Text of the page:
Heading into the second third of the set, the RKB hit a high water mark with a sublime performance of “When the Music’s Over,” spotlighting Krieger’s terrific two-hand tapping technique and pitch bending whammy bar bravado. A fierce performance of “The WASP (Texas Radio and the Big Beat)” followed (from The Doors sixth album — and last to feature Morrison’s vocals while he was alive — L.A. Woman). Then, Waylon Krieger told the crowd that the band had a special guest. Smiling and ready to rock, legendary vocalist Eric Burdon from the Animals, strutted on stage, looking cool and clad all in black, to great fanfare. Taking it to another level, Burden brought his deep, bluesy vocals to a powerfully played “Roadhouse Blues” and continued the grooviness with a howling Krieger/Burdon take on The Animals’ classic version of the folk-blues standard “The House of the Rising Son.” Burdon’s guest-performance, brief though it was, was met with ringing applause and cheers from the concertgoers. Krieger then mentioned how the two were good buddies and had toured together some years ago.
The last third of the set featured a frenetic “Peace Frog” (from The Doors’ fifth album, Morrison Hotel) showcasing Krieger’s dancing, distorted G5 chording and wah-wah filled hook. After which, Krieger said, “Let’s do Ray Manzarek’s favorite song — it’s called ‘Riders On The Storm’. ” As expected, the boys killed it; as a bonus, midway through the song, Krieger’s solo segued into the old western classic “(Ghost) Riders In the Sky: A Cowboy Legend,” from which The Doors’ eerie tune drew its inspiration. The band then asked for requests, and among the cries of, “We love you, Robby!” and the clamor and screams for as yet unheard tunes, somebody in the audience shouted, “Where’s Densmore? Bring on John Densmore!” (On a side note, Densmore was present along with Krieger in Venice, L.A., for the ceremony declaring January 4, 2017 “The Day of The Doors,” and will also be performing with Perry Farrell, Shirley Manson, and Shepard Fairy at WERD on April 28 at the Ace Hotel in L.A.)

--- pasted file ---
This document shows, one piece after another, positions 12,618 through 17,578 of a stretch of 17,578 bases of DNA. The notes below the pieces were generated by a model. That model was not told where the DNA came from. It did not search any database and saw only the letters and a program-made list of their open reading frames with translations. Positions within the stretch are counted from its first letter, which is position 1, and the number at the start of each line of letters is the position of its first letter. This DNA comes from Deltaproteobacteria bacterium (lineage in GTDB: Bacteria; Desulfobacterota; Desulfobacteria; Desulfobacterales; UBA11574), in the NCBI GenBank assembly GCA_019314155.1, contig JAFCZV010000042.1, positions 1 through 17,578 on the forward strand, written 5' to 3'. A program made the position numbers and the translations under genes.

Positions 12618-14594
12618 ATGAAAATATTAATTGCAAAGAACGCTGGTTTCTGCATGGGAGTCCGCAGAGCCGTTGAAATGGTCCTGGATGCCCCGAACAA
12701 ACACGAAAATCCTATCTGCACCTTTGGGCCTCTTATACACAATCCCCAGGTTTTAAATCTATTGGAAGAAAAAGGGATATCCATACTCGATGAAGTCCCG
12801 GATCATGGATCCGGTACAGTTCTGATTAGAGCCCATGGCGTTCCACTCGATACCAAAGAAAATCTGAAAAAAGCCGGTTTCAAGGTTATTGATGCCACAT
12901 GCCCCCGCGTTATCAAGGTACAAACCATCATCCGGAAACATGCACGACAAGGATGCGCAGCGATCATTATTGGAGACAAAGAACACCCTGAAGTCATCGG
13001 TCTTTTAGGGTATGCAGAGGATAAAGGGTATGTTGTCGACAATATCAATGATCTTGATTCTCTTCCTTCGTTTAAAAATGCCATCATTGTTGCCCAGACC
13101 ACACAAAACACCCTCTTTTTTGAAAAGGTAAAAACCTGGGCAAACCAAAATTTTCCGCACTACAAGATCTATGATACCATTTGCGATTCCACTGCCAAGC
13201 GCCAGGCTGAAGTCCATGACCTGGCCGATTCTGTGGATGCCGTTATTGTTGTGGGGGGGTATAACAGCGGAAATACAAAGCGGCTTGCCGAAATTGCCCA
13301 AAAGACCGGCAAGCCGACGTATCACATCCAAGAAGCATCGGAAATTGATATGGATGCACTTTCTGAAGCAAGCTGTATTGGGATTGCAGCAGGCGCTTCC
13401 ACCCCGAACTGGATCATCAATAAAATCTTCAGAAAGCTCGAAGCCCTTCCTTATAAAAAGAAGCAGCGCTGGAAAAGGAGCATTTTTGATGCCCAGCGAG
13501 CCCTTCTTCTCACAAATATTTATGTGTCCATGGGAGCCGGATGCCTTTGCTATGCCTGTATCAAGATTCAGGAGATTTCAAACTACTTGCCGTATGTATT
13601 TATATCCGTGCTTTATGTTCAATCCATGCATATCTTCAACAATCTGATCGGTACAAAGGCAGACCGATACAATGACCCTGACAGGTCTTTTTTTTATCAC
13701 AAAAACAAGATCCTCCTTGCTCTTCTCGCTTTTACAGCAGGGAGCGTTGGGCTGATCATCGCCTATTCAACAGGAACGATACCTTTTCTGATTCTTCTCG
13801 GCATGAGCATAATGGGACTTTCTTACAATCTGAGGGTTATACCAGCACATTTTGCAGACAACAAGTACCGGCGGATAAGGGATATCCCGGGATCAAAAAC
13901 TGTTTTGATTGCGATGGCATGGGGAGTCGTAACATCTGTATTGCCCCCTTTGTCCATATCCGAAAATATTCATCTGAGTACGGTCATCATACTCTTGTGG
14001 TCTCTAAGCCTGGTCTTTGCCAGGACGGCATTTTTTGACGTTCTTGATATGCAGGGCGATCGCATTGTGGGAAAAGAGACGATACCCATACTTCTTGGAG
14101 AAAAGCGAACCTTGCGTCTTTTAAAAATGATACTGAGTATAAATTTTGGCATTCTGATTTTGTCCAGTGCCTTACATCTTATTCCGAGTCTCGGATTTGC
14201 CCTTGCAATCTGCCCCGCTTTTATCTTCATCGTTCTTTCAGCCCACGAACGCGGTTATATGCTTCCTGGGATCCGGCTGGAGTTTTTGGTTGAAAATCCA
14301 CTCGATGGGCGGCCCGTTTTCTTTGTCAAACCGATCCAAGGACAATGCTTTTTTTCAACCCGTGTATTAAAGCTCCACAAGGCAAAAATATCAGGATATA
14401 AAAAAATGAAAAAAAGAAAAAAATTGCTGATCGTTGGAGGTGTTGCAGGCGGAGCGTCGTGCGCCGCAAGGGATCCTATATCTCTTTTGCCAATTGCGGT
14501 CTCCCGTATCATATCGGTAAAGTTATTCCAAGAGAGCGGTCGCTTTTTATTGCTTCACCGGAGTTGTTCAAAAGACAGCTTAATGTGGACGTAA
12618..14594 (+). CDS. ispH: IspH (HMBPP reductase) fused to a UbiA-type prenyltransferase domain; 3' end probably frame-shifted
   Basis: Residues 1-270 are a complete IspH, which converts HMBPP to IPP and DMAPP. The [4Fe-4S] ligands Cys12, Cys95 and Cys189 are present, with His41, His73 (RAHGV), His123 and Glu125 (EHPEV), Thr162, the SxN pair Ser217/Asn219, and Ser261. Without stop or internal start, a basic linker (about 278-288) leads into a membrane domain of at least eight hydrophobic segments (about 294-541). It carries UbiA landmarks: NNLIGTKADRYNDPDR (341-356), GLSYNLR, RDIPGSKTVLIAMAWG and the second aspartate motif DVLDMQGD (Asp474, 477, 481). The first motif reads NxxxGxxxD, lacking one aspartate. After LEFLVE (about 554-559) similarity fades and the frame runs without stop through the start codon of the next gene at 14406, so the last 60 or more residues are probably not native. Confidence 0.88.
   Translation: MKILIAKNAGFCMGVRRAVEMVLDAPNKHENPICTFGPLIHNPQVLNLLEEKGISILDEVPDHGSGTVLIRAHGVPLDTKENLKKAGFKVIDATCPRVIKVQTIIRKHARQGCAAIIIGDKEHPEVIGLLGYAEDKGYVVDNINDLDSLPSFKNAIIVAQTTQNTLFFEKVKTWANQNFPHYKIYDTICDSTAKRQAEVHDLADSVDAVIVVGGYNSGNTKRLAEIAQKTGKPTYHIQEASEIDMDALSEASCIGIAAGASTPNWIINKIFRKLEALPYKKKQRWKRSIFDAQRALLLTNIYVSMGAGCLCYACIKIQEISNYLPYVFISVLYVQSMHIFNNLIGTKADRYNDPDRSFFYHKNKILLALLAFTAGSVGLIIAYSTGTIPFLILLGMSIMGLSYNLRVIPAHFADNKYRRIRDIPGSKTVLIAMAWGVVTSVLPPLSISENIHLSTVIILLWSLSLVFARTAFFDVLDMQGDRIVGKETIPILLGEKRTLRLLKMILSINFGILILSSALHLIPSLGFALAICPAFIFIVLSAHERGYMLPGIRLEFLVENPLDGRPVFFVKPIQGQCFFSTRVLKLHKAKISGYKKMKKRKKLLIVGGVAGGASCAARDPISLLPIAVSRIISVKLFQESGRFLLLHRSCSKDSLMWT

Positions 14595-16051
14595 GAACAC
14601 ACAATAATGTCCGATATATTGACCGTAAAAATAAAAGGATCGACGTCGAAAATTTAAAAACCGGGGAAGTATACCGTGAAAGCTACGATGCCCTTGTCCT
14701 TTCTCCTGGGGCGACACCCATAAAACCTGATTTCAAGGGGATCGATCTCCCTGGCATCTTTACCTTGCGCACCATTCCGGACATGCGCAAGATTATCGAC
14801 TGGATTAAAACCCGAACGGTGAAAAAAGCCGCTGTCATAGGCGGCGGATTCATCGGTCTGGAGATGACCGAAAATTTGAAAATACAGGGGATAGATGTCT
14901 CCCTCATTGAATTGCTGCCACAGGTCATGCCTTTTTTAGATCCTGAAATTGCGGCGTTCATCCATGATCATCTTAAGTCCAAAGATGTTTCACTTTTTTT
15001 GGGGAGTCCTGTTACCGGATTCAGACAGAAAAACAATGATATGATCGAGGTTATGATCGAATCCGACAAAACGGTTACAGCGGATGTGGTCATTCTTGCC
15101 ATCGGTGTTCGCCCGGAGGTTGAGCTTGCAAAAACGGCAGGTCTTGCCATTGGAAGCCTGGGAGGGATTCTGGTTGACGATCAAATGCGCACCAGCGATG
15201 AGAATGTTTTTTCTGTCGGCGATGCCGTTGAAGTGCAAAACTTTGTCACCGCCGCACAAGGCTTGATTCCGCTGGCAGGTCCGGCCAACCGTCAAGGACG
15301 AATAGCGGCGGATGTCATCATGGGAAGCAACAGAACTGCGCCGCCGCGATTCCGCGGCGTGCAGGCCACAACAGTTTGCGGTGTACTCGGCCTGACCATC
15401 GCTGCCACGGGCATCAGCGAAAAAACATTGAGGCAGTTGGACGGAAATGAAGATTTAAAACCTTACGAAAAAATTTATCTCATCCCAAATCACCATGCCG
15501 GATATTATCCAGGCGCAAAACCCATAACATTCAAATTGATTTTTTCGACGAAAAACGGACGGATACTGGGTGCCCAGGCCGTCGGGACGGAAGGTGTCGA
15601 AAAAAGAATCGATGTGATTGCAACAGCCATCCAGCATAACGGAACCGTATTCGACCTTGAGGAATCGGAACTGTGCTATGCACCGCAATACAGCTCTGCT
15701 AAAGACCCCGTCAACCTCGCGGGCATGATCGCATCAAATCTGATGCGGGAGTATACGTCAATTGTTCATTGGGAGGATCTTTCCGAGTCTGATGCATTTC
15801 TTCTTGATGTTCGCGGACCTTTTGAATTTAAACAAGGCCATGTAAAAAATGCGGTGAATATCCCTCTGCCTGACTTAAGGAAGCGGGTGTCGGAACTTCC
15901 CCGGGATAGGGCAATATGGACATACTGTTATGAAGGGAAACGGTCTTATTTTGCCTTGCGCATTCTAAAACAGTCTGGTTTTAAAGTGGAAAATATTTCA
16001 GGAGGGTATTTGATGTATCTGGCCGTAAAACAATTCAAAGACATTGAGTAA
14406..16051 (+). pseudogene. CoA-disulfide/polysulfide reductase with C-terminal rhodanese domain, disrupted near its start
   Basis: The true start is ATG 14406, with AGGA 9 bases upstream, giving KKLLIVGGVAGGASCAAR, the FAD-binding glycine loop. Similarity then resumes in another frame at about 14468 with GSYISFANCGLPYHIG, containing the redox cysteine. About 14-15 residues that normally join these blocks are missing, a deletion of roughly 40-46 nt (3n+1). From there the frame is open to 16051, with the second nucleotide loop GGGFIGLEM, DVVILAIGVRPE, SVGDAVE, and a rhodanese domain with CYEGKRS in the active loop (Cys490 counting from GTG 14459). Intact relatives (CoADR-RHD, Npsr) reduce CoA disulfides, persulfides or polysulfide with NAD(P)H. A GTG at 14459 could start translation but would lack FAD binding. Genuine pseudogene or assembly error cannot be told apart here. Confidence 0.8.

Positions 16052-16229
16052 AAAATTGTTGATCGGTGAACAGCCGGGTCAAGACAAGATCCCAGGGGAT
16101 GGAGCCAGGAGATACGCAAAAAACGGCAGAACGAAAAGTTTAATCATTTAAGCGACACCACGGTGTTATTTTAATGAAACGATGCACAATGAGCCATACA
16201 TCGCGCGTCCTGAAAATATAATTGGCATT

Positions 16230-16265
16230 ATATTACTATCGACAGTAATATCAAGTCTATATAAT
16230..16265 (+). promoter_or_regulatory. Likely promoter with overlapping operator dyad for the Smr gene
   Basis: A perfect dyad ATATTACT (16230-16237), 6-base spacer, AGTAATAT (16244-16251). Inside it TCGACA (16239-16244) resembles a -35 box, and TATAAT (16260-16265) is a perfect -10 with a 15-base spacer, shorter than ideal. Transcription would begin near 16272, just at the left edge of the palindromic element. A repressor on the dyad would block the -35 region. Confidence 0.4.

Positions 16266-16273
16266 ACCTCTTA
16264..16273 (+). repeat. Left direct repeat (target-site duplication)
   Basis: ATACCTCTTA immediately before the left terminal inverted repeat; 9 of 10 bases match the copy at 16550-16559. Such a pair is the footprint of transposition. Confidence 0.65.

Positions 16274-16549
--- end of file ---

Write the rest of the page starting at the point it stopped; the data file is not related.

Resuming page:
Unfazed, Krieger joked about John being out there somewhere; then he introduced Forrest Penner — guitarist from Strange Days, the very first Doors tribute band formed in 1980, and Penner joined Krieger and the group to jam on “Love Her Madly” (another fine Krieger composition and lead single from the album L.A. Woman). Closing the concert, the band finally unleashed the fan favorite “L.A. Woman” — and by this time many audience members were boogieing along to the song, right up in front of the stage. After which, Waylon gave praise to the dancers, proclaiming that the Ojai audience had been the best on the tour so far.
For an encore, the band came back on stage, and Krieger dedicated the last song to Jim, saying, “Without him, none of us would be here.” The boys then did a blazing “Light My Fire” — Krieger’s signature song and the first Doors tune he wrote — during which he segued into both The Beatles’ “Eleanor Rigby” and John Coltrane’s version of “My Favorite Things” as a sweet solo. All in all, it was the perfect ending to a fantastic night on which, in spirit, both Jim and Ray’s lasting legacies were celebrated. It also proved that Robby Krieger is a national treasure.